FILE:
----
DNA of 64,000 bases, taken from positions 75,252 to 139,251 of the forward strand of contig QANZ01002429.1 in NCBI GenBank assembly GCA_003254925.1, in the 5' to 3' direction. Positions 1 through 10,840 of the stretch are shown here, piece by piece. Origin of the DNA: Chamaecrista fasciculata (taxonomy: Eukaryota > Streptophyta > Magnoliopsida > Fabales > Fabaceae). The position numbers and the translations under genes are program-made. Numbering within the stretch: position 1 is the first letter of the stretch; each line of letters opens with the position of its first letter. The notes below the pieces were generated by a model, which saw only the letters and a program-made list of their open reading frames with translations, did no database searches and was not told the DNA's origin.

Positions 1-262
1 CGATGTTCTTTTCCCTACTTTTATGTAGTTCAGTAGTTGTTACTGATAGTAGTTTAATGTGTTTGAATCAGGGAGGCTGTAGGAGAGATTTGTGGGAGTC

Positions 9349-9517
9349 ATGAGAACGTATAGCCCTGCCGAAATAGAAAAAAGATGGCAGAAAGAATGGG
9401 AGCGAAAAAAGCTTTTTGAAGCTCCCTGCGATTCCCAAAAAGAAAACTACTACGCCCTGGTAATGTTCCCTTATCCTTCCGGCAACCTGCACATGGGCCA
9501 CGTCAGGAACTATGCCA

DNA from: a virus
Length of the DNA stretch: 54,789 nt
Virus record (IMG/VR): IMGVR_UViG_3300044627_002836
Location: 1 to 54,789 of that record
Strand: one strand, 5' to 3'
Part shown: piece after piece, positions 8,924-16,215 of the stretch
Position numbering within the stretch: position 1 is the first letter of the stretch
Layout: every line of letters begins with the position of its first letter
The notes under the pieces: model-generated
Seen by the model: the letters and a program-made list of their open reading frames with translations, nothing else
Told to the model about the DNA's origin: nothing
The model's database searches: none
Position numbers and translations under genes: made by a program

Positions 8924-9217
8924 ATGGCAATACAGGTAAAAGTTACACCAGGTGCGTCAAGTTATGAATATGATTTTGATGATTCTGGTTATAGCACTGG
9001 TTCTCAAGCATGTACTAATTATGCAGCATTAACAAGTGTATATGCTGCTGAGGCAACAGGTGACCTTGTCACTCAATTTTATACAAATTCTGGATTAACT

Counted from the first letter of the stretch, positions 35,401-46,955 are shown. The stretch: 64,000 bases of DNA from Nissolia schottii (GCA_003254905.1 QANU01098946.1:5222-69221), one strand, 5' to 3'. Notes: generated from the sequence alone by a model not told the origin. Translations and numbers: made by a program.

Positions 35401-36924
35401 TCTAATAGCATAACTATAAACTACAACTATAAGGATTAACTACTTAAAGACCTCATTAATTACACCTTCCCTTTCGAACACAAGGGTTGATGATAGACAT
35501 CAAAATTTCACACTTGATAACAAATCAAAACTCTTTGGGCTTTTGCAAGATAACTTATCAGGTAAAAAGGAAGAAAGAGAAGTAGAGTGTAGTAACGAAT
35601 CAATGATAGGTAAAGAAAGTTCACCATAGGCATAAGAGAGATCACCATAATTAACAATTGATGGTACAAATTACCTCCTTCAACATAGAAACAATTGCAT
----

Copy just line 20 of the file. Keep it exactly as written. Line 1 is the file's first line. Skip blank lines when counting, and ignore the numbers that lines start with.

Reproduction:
Position numbers and translations under genes: made by a program